The Golden Vanity, Op.78 – a vaudeville for boys and piano after the old English ballad (26 August 1966, Britten aged 52)
Dedication Fur die Wiener Sängerknaben
Text Colin Graham
Audio clips (from the recording with Mark Emney, John Wojciechowski, Barnaby Jago, Adrian Thompson, Terry Lovell, Wandsworth School Boys Choir / Benjamin Britten, Russell Burgess (piano))
There was a ship came from the North Country
Then up spake the cabin-boy
Casting his clothes off, he dived into the sea
They laid him on the deck
Background and Critical Reception
The Vienna Boy’s Choir, tired of singing girls’ parts in operas (as recounted by John Bridcut!) commissioned the vaudeville The Golden Vanity from Britten in 1966. They performed it for the first time at the following year’s Aldeburgh Festival, as part of the first concert at the Snape Maltings following its official opening.
Britten worked with Colin Graham on the libretto of what is in effect a small opera, known by Graham as ‘a miniature Billy Budd‘. Bridcut succinctly describes the plot. ‘It tells the story of a battle at sea, and a cabin-boy who ensures victory for the crew of The Golden Vanity by drilling holes in the pirate ship they are fighting, and sinking it. His captain reneges on his promised reward (the hand of his daughter), and leaves the boy to drown. But the spirit of the boy returns at the end of the piece, just as in Curlew River two years before.
The work’s entry in the Britten Thematic Catalogue carries the following note, which Britten wrote on the score: ‘The Vaudeville should be given in costume but without scenery …The action…should be mimed in a simple way and only a few basic properties, such as telescopes and a rope, are needed . . . A drum should be used for the sound of cannon fire.’
As Sophie Biddell writes in the booklet for the recording made by Christ Church Cathedral Oxford and Stephen Darlington, ‘the music is permeated by folk-like shapes that bring to mind traditional English sea-shanties, although an undertone of dissonance and chromaticism reminds us that the story is in fact a dark one of betrayal and death.’ And later, ‘the work’s pungent harmonies (including abundant semitonal clashes in the piano part) help to create an uncomfortable and at times even raucous effect.’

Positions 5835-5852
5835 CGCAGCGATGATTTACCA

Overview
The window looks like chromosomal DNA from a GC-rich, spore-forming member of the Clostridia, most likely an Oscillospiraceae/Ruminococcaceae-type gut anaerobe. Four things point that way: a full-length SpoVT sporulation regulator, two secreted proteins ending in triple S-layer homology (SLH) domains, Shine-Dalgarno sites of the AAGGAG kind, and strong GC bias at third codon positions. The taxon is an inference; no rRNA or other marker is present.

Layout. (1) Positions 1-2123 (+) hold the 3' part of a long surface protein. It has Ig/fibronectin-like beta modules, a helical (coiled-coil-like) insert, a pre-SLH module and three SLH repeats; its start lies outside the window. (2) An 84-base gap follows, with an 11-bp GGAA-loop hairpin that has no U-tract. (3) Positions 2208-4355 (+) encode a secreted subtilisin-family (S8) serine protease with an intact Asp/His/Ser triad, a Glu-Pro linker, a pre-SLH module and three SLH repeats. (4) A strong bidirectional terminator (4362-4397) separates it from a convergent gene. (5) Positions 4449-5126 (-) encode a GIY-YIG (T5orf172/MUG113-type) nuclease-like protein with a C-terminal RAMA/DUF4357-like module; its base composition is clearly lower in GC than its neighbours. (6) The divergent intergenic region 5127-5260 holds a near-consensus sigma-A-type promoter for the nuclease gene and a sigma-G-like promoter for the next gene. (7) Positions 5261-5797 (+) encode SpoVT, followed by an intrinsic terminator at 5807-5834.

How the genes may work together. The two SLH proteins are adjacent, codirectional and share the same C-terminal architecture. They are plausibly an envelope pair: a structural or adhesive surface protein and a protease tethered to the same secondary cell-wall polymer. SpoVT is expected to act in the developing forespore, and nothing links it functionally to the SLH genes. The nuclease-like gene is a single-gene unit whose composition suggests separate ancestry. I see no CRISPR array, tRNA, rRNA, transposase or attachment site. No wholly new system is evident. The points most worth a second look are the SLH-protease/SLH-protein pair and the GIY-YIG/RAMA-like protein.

She concludes by writing, ‘we are nonetheless presented with a tragic, typically Brittenesque hero; the lonely, suffering boy, abandoned by all those around him.’
It is a perky mini-opera that is doubtless a lot of fun to sing, and a lot happens in eighteen minutes of plot. The props are doubtless good fun, too – the firing of cannons and the swooshing of the sea water – but are not too much that it becomes difficult for amateur forces to take on.
Musically there is a lot going on, and the spiced up harmonies in the piano part mean the music fizzes with incident and character. There is a lot of extraneous noise when listening on headphones, too, which gives the impression of movement.
The fast moving plot is essentially a condensed version of Billy Budd, but this is told with a much lighter spring in the step, lacking much of the impending doom that Budd’s bigger score implicates.
And yet there is that darker side. Although the music strives to be bright and breezy the story has other ideas, and ultimately ends in tragedy. The moral tale may be lost on young boys, but for those adults watching it would become abundantly clear.
My biggest struggle with The Golden Vanity was purely identifying the characters, which made it difficult to appreciate the story as a whole. Because the cast is trebles only Britten has less room for manoeuvre even than in Billy Budd, so it is hard to make out one character from another. Added to that, the piano-only accompaniment can be rather dry, with a ‘silent movie’ feel to it. The pictures in this instance feel black and white rather than technicolour.
Britten’s economical writing means The Golden Vanity does not outstay its welcome, mind, and the fast-changing set of tableaus take us through the story in double quick time. The story itself is quite entertaining, but because the means are so limited it becomes difficult to fully appreciate Britten’s achievement on record. I am sure a live performance would be much more effective.
Mark Emney, John Wojciechowski, Barnaby Jago, Adrian Thompson, Terry Lovell, Wandsworth School Boys Choir / Benjamin Britten, Russell Burgess (piano) (Decca)
Choir of Christ Church Cathedral Oxford / Stephen Darlington, Clive Driskill-Smith (piano)
Both available recordings are full of incident and personality. Britten’s own version on Decca is a fast moving affair, enjoying the sea shanty-like melodies and the crunchy harmonies, not to mention the sound effects. Equally impressive are the Christ Church Cathedral Choir of Oxford, and Stephen Darlington oversees a brightly voiced version, part of a disc including other works for boys’ choir – Children’s Crusade, the Missa Brevis and A Ceremony of Carols.
Both versions of The Golden Vanity, conducted by Benjamin Britten and Stephen Darlington respectively, can be heard on this playlist.
Also written in 1966 – Arnold: Cornish Dances, Op.91
Next up: Choral Dances from Gloriana